- Drastically reducing restrictions in your pipes
- Increasing the puny diameter of stock pipes
- Improving engine scavenging
Just as the word implies, a restriction in your exhaust system is anything that slows the continuous flow of spent gases from your engine to your tailpipe. Poorly bent pipes are the leading cause of power-robbing restrictions. In order to cut corners wherever they can, auto manufactures use a second-rate bending technique known as “press” or “crush” bending.
This type of bending is quick and easy for the manufacturers, but it causes massive restrictions in your pipes because it reduces the pipe’s diameter. This may not sound all that dramatic, but picture this: what happens when a busy freeway goes from 5 lanes down to 2? Horrific gridlock! The same thing happens with your exhaust. The waste gases slow down when they hit a press bend, which clogs up the whole system. In automotive lingo, this gas traffic problem is called back pressure.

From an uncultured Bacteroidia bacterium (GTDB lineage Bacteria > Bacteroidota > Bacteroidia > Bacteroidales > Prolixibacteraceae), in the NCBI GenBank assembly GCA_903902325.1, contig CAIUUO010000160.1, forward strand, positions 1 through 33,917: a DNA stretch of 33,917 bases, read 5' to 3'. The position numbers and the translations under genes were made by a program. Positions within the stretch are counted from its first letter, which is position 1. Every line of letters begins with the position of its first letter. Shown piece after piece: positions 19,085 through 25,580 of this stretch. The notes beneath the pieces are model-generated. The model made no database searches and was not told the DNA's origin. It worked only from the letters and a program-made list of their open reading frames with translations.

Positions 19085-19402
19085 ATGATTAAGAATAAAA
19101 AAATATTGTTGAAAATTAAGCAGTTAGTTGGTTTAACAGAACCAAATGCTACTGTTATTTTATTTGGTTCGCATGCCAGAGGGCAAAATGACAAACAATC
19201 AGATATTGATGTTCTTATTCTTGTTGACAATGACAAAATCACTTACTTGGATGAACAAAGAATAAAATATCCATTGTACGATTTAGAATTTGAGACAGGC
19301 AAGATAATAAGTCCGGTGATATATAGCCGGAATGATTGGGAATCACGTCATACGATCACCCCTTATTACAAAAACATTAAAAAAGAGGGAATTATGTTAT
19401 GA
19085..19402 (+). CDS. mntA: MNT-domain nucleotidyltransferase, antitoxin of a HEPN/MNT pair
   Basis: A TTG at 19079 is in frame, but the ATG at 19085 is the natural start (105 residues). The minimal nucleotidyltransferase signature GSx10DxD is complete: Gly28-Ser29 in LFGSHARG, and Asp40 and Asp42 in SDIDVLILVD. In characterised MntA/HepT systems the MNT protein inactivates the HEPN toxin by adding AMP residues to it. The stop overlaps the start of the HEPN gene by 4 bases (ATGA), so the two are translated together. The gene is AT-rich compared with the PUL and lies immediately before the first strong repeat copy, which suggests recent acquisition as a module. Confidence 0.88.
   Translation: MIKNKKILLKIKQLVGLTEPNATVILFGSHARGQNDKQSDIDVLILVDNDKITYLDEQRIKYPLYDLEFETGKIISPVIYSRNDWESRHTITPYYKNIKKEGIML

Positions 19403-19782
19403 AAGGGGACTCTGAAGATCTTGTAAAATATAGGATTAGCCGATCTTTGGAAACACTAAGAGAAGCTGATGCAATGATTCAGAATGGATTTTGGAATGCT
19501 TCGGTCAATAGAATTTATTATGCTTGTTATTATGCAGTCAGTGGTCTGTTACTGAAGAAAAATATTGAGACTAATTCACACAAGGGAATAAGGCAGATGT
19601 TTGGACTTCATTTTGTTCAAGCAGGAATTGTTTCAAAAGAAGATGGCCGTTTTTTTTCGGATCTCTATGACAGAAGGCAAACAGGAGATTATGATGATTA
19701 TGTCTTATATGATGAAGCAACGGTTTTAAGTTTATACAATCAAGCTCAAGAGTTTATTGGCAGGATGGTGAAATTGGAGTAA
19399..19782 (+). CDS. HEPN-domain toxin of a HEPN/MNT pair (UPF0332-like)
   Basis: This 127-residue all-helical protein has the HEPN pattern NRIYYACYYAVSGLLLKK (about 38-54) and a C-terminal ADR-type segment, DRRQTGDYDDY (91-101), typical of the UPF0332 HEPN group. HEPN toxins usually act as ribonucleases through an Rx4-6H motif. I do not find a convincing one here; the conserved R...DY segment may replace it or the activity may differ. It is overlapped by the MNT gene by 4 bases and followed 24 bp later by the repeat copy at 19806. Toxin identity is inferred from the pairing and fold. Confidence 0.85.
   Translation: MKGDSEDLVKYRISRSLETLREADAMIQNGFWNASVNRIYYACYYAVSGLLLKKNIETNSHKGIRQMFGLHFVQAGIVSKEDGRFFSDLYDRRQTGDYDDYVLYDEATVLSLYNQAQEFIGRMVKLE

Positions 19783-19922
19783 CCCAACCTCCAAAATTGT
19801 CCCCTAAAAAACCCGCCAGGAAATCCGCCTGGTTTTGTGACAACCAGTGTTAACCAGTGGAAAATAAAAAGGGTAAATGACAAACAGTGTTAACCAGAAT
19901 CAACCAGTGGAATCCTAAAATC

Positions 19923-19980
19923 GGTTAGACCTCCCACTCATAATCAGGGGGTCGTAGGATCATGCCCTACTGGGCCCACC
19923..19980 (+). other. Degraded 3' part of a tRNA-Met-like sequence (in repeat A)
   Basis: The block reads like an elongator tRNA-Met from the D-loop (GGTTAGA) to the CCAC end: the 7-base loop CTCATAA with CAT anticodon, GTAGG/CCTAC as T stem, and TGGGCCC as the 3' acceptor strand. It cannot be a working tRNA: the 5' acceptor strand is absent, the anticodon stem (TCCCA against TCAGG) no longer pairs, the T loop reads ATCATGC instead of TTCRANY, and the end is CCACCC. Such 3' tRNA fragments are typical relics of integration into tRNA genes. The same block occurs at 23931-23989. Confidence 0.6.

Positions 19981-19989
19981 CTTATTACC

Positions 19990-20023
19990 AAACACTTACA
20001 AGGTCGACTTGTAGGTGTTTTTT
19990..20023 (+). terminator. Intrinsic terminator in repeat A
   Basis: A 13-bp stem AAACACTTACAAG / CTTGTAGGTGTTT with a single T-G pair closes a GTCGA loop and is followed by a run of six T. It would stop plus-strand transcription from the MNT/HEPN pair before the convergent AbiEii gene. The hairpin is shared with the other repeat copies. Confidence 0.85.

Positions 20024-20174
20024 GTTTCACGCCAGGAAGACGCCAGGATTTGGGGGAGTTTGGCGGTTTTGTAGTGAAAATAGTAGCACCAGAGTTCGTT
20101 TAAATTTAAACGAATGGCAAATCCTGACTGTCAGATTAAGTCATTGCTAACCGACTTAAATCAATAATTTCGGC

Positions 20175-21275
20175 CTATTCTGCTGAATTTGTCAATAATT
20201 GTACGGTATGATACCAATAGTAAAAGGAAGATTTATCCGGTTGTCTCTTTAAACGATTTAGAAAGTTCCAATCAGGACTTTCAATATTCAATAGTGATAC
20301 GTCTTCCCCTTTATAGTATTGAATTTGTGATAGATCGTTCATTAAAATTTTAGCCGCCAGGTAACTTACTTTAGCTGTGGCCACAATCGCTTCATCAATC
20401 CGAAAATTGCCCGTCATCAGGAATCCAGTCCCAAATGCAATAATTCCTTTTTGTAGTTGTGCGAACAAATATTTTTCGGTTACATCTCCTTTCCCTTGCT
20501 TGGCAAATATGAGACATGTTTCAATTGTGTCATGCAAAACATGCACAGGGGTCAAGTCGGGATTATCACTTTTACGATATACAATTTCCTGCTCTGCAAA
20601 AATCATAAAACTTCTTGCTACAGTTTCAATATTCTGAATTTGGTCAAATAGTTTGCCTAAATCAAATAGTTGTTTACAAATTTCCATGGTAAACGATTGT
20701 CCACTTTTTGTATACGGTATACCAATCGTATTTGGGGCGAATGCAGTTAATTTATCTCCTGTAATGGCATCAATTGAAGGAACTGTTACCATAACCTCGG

There is, however, a more efficient way to form an exhaust system for your vehicle. Rather than using low-tech “press” bending methods, performance exhaust systems use a state-of-the-art mandrel bending process. When a pipe is bent using a mandrel method, a flexible rod is fitted inside the piece of pipe. This bendable insert stops the pipe from changing diameter during the bending process. What makes mandrel bending so much better? This consistent diameter is like an express super-highway for your exhaust, eliminating the restrictions in stock systems that steal precious power and torque.
Besides how your pipes are bent, their actual size affects how much horsepower your engine can deliver to your power-hungry tires. Always looking to cut costs, auto manufacturers often skimp on the exhaust, using piping that’s barely bigger than a straw. While this might shave a few bucks off the sticker price, it diminishes your overall horsepower and torque.